Personal growth heavily relies on motivation and confidence. Our success is in big part defined by the two. A crucial issue that often impedes us from personal growth is a failure to nurture our motivation and confidence.
To develop a stronger personality and to improve your qualities is a profoundly intellectual affair, and is rarely defined by external factors, but rather by meticulous work with your own personality. In this article, we’ll look at the things that often tend to demotivate us and how to tackle them efficiently. Let’s take a look, shall we?
Not having clear goals
We are often overwhelmed by an idea or a plan simply because we lack a clear roadmap. People set ambitious goals every day, like buying a car, graduate from university, or learn a complicated skill set. However, this one final goal should be approached as a big set of distinct tasks, not just a huge task lumped into one single milestone.
Try approaching this in the following manner — ask yourself, “what are the preconditions to my goals?” and “Why do I have to achieve, in order for them to be realistic?”. This will provide you with a more reasonable mental framework and a healthier approach towards achieving your goals.
Being motivated by the wrong things
In order to grow, people need to be driven by the right things. Unreasonable or incorrect motivators pose a serious threat to our progress because our path towards personal, intellectual, or professional growth is on shaky grounds.
If a person is motivated to become better at something, exclusively by possessions or social status — they are bound to fail.
To create a healthy foundation for the growth you need to have a solid “why”. A “why” that isn’t ephemeral and defined by vanity.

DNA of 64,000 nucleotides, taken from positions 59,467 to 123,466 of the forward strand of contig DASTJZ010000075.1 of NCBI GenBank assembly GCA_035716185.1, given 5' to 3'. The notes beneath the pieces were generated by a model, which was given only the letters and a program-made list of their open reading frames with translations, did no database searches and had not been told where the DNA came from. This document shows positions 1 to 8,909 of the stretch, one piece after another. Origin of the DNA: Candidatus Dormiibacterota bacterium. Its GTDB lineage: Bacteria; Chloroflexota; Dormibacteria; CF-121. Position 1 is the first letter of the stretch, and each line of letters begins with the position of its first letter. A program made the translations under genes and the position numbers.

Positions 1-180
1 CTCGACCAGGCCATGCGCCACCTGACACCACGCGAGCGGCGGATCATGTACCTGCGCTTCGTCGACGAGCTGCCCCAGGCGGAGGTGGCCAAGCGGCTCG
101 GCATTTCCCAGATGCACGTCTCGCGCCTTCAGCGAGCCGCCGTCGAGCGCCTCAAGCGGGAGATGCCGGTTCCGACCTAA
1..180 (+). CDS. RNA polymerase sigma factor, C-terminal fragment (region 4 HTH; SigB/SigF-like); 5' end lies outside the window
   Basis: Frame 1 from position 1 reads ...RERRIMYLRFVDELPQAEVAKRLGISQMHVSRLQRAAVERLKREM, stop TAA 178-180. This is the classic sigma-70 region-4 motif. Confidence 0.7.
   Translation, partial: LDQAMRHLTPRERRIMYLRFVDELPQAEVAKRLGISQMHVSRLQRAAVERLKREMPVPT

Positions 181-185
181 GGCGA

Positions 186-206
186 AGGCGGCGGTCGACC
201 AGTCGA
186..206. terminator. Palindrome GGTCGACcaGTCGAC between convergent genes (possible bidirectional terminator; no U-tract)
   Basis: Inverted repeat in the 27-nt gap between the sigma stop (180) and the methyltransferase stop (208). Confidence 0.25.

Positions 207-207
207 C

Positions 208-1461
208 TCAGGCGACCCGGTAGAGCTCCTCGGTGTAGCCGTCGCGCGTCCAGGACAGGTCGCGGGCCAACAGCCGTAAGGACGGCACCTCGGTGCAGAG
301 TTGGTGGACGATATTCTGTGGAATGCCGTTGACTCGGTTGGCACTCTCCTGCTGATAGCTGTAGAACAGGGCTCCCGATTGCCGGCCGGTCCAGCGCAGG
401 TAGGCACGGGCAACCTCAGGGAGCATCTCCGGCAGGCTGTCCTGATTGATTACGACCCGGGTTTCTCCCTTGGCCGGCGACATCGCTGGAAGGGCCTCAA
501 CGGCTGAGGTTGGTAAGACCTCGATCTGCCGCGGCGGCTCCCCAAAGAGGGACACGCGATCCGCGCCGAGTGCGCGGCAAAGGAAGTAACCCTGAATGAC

Inactivity in itself is by no means productive, but it also will contribute to a loss of enthusiasm in life. The less you do, the less driven you are. Engage in things that move you, that make you more passionate about life both personally and professionally and try to improve your productivity by acquiring new healthy habits. It will help you create a perfect daily routine and focus on your goal without getting distracted. But don’t overdo!
We live in a society that is hyper-focused on performance and various ways of improving it. A society that is so centered on executing tasks at maximum speed and performance is often a negative factor for many people psychologically. This generally causes fear and poor self-image to take over large numbers of people from a psychological standpoint.
What you need to know is that if you are struggling with performance anxiety in your professional field, you have fear of failure and you feel that these aspects have a significant adverse effect on your life — you are not alone. Behaving against these irrational ideas is essential. Focus on doing more and thinking less about your self-worth. Concentrate on your actual goals like professional and personal growth, instead of focusing on your detractors.